March 23, 2006
 

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Posted: 10.01.05

The Big Picture

When it comes to enterprise security, a whole lot of new problems crop up when you add mobility to the picture.
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By Teresa von Fuchs




As senior security architect, Dr. Tim Cranny is responsible for understanding the biggest threats facing the increasingly mobile enterprise, as well as developing tools that best address them. With a background in pure mathematics and evolutionary computation, Dr. Cranny isn’t just blowing smoke when he talks about information security and the enterprise. As for his forestry skills, that’s another matter.

Mobile Enterprise: What are the biggest security issues facing the mobile enterprise today?

Dr. Tim Cranny: One of the dangers is that people will concentrate on a narrow, specific issue. Is there a vulnerability with this type of packet overflowing this type of buffer? Those details are important, but they risk missing the big picture. If people are constantly looking at specifics they’ll be trapped in a reactive mode. People need to step back and realize that the introduction of mobile devices and the way that computing is changing the shape of the enterprise is from a technology perspective, and security is guaranteed to be wrong if it doesn’t reflect those changes. Questions such as, “Is my perimeter firewall of the right type?” are stuck in an old mindset. Stop
fiddling with the dials, step back and realize that things are fundamentally different. A lot of people will concentrate on the trees and miss the forest.

You now have huge amounts of data residing on your laptops, and these computers are going to conferences and going to hotspots and going home. You’re not just being asked tougher questions, you’re being asked different questions. Make sure you understand what the challenges are, then start worrying about vendors and technology.

ME: Is there still a place for worrying about the perimeter?

TC: Absolutely, we’re not saying everything in the past is irrelevant and you should throw it all away, what we’re saying is that it’s growing more complicated and the scope of what you need to put your arms around is larger. Those old solutions, although fully relevant, are no longer adequate in and of themselves. We’re talking about what you need to add, rather than throw away your firewall and live free.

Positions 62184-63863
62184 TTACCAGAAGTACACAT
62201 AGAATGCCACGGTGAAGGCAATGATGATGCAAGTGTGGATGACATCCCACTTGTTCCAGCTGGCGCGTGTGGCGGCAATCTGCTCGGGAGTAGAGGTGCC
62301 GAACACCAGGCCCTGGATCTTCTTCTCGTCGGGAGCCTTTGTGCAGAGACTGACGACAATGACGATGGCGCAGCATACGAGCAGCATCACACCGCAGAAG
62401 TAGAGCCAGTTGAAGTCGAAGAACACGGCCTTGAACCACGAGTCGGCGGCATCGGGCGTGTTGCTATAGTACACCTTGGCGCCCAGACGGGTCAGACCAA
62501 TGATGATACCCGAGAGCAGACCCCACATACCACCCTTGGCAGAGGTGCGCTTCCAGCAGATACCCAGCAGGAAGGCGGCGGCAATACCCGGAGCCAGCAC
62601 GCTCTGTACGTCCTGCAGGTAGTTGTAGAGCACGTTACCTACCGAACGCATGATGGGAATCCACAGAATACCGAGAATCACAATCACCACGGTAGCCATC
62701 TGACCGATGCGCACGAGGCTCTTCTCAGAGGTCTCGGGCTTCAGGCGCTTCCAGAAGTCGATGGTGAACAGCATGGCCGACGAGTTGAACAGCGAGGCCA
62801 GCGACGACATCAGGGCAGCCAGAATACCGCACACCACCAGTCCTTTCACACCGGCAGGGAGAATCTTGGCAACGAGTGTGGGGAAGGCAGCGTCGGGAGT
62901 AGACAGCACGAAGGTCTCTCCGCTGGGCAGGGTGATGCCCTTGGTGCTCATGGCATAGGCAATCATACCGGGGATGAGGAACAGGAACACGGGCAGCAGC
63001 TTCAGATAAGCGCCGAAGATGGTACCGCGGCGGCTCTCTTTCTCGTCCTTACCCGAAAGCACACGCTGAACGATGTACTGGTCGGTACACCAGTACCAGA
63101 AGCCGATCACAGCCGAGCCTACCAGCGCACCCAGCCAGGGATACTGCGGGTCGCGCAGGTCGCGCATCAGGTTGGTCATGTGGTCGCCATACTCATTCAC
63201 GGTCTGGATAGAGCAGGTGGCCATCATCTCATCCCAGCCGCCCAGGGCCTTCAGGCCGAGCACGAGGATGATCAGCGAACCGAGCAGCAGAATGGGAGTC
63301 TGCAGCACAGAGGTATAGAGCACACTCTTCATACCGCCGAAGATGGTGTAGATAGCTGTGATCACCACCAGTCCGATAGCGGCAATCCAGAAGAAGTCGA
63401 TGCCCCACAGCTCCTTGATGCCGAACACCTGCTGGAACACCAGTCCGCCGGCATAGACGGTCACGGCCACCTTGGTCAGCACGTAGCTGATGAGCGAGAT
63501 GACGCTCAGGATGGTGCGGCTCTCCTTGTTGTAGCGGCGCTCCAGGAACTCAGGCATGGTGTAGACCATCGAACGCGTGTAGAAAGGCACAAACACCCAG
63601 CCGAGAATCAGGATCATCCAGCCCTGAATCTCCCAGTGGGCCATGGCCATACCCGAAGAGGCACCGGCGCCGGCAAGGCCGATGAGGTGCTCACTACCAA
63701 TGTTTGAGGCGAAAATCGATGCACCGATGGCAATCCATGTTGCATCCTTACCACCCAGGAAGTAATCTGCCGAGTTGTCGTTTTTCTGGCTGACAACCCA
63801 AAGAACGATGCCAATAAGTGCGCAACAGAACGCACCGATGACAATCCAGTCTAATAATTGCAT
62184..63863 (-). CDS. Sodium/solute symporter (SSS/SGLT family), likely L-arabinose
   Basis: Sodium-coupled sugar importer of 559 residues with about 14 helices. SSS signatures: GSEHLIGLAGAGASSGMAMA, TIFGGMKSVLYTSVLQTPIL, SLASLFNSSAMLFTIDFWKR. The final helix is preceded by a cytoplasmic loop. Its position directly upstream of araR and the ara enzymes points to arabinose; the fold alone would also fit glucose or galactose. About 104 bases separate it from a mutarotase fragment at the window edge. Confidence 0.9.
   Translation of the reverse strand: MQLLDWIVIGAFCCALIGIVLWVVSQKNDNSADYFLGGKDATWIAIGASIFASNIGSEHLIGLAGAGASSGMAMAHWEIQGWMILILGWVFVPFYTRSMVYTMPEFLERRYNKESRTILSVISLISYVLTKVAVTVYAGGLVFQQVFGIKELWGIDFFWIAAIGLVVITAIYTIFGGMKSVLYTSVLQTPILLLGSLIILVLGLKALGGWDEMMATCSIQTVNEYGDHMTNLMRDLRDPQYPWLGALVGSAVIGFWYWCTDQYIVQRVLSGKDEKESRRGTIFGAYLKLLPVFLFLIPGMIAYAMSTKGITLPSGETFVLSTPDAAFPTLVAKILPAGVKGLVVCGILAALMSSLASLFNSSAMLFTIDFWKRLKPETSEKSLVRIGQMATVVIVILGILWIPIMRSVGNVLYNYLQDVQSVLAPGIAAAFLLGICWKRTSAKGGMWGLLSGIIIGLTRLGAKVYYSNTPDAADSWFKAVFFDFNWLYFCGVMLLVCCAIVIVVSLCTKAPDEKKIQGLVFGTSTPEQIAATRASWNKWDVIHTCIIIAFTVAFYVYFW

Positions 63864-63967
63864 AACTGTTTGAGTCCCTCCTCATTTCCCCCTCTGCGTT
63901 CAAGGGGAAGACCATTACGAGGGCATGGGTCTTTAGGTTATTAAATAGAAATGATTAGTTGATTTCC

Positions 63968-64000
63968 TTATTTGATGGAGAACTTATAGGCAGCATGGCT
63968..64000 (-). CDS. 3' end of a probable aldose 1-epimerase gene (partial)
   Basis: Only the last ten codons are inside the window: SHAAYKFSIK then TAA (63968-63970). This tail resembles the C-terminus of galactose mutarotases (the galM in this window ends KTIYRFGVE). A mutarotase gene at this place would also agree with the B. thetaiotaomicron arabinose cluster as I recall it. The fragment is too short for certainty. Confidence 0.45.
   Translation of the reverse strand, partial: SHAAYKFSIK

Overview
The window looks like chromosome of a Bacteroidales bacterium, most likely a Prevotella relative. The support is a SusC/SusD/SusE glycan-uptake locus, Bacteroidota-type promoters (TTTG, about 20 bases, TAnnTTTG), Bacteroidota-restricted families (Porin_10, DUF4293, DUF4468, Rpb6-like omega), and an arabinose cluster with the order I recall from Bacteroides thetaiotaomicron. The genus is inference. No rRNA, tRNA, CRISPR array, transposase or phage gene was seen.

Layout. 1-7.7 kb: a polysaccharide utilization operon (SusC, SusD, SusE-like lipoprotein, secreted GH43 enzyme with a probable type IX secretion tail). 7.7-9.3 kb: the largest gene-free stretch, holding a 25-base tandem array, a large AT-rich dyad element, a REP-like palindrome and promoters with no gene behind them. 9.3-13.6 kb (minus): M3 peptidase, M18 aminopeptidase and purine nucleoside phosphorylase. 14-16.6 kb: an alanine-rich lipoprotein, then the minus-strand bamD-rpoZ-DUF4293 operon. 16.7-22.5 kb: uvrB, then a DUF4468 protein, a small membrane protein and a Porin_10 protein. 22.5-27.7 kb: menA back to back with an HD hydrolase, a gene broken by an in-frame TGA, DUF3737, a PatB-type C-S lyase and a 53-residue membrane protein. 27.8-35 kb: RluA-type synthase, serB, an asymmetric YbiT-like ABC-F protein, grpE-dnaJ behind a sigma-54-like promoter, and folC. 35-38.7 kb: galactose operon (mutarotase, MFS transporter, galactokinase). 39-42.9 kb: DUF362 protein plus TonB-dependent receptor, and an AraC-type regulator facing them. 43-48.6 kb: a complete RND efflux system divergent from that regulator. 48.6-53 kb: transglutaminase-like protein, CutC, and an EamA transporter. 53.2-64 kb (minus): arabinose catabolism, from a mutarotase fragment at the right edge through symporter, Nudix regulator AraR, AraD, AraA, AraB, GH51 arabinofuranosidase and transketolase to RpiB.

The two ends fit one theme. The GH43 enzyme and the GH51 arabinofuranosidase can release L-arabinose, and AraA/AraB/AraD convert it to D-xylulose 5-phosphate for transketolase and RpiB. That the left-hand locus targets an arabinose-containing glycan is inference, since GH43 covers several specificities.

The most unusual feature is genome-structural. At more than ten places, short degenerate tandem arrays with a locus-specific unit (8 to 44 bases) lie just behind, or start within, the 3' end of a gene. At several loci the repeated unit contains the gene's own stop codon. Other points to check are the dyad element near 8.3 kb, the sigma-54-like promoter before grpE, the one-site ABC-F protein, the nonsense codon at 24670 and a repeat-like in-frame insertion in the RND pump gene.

ME: How is Senforce addressing the forest, as it were?

TC: We recognized very early on that a big area would be actively trying to secure the endpoint—making sure that a company’s security policies are not just shelfware. It’s not a tremendous challenge today to figure out what your security policy should be. Even for a beginner, give them two hours on Google and they’ll be able to craft a pretty good security policy on paper. But a policy on paper doesn’t protect you. What you really need is the technology and the processes to be able to enforce that policy, and that’s the space that Senforce lives in and helped create.

ME: What are the greatest dangers at the endpoint?

TC: Some of the latest Gartner analysis says that up to 75 percent of corporate data is residing at those endpoints. If an executive loses his or her notebook and it’s got Outlook folders for the last year, there’s almost nothing that can’t be learned about that company from that missing laptop. Also, things like wireless have some obvious functionality benefits, but now you can be attacked, your laptop can be hacked when you’re sitting at a hotspot or at home, your communications can be overheard.

ME: So far we’ve been talking about laptops in terms of the endpoint; does Senforce also cover PDAs and smartphones?

TC: Not today, but that’s something we’re working on closely. It’s a growing issue. One of the drawbacks has been that we’re only now beginning to see consolidation in that space. I think notebooks are 90 percent of the market, but going forward, we’re seeing an emerging business case for smaller form factors.
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